Nathan Cleary’s green and gold era has begun and all signs are pointing towards it lasting for some time.
The result of Australia’s match against Scotland was never really in doubt. The Bravehearts didn’t need a miracle to beat the Kangaroos, they needed an apocalypse to strike but only affect one side.
The 84-0 blitzing is the kind of game that happens in World Cups when the top meets the bottom. There’s no way to avoid them and the best the Scots could hope for in Coventry was to avoid a record loss — which they did, although not by much.
Only the poor old Russians, who copped a 110-4 loss in 2000, have ever had a worse time of it when taking on the green and gold.
There are a lot of games like that in Australia’s World Cup history, where there are so many tries they all kind of run together in the end.
Afterwards, even if there is a special try like Josh Addo-Carr’s final score, which came after a between-the-legs pass from Matt Burton, they can be hard to recall outside of being somebody’s first, last or only Test.
And after many years of waiting, this was Cleary’s first.
The Panthers man is in a strange position when it comes to representative football. He is an automatic selection for New South Wales and has been for the past five series and while he’s got three series wins and two man-of-the-match awards to his credit, it still feels like his ultimate Origin legacy is yet to be written.
He’s been the best halfback in the league for three full years now but due to Australia’s lengthy layoff, his Test debut has had to wait and wait and wait.
Cleary was strong in the easy victory, scoring a try, having a hand in plenty more and kicking 12 goals for a personal haul of 28 points. He played to all his strengths, as he so often does, as Australia piled on try after try.
With due respect, thrashing Scotland isn’t the kind of victory that gives a player a mortgage on an Australian jersey. If Daly Cherry-Evans, Cleary’s only real rival for the halfback spot, had been out there he would have been just as effective.
But regardless of who was playing, or who Mal Meninga chooses for the business end of the tournament – which won’t begin in earnest for Australia until the semi-finals – Cleary is the future.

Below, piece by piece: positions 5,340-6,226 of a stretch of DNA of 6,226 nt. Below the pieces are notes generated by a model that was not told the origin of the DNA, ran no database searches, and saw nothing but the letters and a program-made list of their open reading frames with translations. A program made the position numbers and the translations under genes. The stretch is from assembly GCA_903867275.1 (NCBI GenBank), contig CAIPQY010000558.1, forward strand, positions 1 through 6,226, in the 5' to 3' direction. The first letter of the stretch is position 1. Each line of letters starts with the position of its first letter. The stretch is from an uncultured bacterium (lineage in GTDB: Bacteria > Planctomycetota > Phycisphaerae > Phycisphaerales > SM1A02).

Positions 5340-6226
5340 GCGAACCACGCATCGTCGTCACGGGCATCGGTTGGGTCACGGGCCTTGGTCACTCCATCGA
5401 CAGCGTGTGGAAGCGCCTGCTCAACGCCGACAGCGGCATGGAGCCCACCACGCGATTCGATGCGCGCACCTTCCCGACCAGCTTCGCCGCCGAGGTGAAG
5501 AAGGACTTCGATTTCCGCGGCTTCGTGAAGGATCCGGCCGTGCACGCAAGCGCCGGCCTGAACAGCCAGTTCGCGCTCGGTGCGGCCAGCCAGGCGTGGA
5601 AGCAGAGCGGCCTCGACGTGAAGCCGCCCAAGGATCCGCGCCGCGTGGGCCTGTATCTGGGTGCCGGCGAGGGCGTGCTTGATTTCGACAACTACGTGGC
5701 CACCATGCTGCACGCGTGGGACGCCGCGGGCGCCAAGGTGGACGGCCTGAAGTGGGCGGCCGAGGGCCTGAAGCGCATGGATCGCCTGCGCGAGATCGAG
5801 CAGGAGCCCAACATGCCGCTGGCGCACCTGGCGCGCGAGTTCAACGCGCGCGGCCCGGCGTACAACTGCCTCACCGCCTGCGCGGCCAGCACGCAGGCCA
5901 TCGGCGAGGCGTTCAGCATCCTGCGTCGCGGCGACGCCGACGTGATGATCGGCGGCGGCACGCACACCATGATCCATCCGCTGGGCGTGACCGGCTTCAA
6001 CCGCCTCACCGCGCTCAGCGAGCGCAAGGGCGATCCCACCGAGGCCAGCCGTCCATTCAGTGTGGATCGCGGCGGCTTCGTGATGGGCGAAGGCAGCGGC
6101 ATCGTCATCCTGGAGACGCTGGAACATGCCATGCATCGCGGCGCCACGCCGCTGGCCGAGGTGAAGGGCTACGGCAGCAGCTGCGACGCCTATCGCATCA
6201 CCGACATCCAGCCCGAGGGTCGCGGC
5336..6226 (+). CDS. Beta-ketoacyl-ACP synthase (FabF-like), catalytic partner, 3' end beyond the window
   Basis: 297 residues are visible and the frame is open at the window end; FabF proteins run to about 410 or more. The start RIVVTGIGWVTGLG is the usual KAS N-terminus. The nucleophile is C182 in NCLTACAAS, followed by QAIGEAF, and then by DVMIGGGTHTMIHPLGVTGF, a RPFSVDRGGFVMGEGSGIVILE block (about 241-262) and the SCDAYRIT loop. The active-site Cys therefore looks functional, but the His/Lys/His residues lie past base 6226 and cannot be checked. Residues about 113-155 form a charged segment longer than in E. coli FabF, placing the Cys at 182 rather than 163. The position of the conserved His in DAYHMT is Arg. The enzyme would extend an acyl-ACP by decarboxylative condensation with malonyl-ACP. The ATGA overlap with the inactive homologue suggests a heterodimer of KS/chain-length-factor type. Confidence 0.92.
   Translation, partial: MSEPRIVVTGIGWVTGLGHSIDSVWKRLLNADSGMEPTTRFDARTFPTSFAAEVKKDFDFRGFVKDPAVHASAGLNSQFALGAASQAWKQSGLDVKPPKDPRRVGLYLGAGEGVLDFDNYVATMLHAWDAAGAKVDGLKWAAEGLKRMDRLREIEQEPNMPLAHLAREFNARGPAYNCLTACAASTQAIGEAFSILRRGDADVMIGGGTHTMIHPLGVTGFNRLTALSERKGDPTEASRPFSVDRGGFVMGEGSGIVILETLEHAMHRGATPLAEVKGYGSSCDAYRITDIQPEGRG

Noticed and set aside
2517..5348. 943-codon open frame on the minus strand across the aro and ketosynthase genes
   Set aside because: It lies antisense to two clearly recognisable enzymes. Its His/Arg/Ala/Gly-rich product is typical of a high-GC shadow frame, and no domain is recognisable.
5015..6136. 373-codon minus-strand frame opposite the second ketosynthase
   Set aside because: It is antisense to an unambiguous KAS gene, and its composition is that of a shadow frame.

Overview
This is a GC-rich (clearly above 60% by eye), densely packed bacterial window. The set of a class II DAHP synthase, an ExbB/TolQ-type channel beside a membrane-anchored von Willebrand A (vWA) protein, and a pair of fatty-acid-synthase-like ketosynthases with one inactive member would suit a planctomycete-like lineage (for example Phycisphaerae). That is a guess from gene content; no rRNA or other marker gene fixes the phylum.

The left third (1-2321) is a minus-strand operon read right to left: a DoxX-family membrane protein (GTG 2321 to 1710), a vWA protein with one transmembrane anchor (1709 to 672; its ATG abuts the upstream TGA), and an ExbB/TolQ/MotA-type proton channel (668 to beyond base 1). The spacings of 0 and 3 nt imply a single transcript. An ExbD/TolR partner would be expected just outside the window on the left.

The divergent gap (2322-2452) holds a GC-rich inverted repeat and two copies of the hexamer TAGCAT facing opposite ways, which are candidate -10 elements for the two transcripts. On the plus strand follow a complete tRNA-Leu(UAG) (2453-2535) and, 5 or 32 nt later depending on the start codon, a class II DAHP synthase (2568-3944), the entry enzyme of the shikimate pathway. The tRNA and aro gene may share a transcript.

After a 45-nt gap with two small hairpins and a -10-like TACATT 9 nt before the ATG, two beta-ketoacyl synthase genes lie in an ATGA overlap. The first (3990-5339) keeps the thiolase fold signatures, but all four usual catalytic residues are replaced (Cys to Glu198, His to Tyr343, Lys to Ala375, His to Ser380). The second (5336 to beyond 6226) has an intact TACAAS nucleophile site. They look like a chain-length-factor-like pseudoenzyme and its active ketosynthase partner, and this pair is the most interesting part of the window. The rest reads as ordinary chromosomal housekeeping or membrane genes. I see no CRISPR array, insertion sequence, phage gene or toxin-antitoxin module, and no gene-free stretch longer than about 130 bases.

Cherry-Evans has been a fine servant for the jersey, filling the awkward gap between the retirement of Cooper Cronk and Johnathan Thurston and the present and nearly rising to the captaincy in the meantime, but he turns 34 in January and even if he plays forever (which he might) the age of Cleary is upon us.
As a footballer, Cleary still has plenty of critics despite the success he’s enjoyed over the past few seasons. Given he’s the high-profile halfback of the best team in the competition, the coach’s son and the Origin playmaker for a state that loves to eat it’s own young, that’s to be expected.
The hyperbole swings both ways. Sometimes the hype machine swings his way and there’s premature talk that he could end up better than Thurston or Andrew Johns and other times, mainly after Origin matches, it goes the other way and the knives come out.
But what can’t be disputed is Cleary is very good at what he’s good at. We see that nearly every week for Penrith. Cleary has a great understanding of his own strengths, which are his physicality, his ability to take the ball to the line and, most of all, his incredible kicking game.
Turning the screws on a tight Origin game and flipping a narrow loss into a close win, which is the sign of a true master of the halfback arts, is one of the only things he hasn’t done in his career.
There are only a few chances to do that a year and sometimes, if the games are blowouts, he doesn’t get an opportunity to do it at all.
Cleary’s green and gold career will be long and glittering, that much feels certain. He won’t get the chance to play in tight matches for Australia all that often but the rare occasions when he does will be the moments his true legacy is made and an opportunity to silence the final doubters.
But for the most part, expect more of the same and more of the excellence we have come to know from Cleary. Think about what he does for the Panthers week in and week out.
If their forwards get on top, which they almost always do, and their back five crank out the metres, which happens as sure as the sun rising, Cleary runs them around the park and kicks the opposition to death and there’s almost nothing anybody can do about it.
All halfbacks are better when their team is on top but no halfback is better at it than Cleary and no team anywhere in the whole wide world of rugby league is on top like Australia.
There might be harder fights to come but right now it feels like a match made in heaven, a pairing that will end in nothing but big wins, record points hauls and the twisting insanity of Cleary’s trademark floating bombs raining down forever.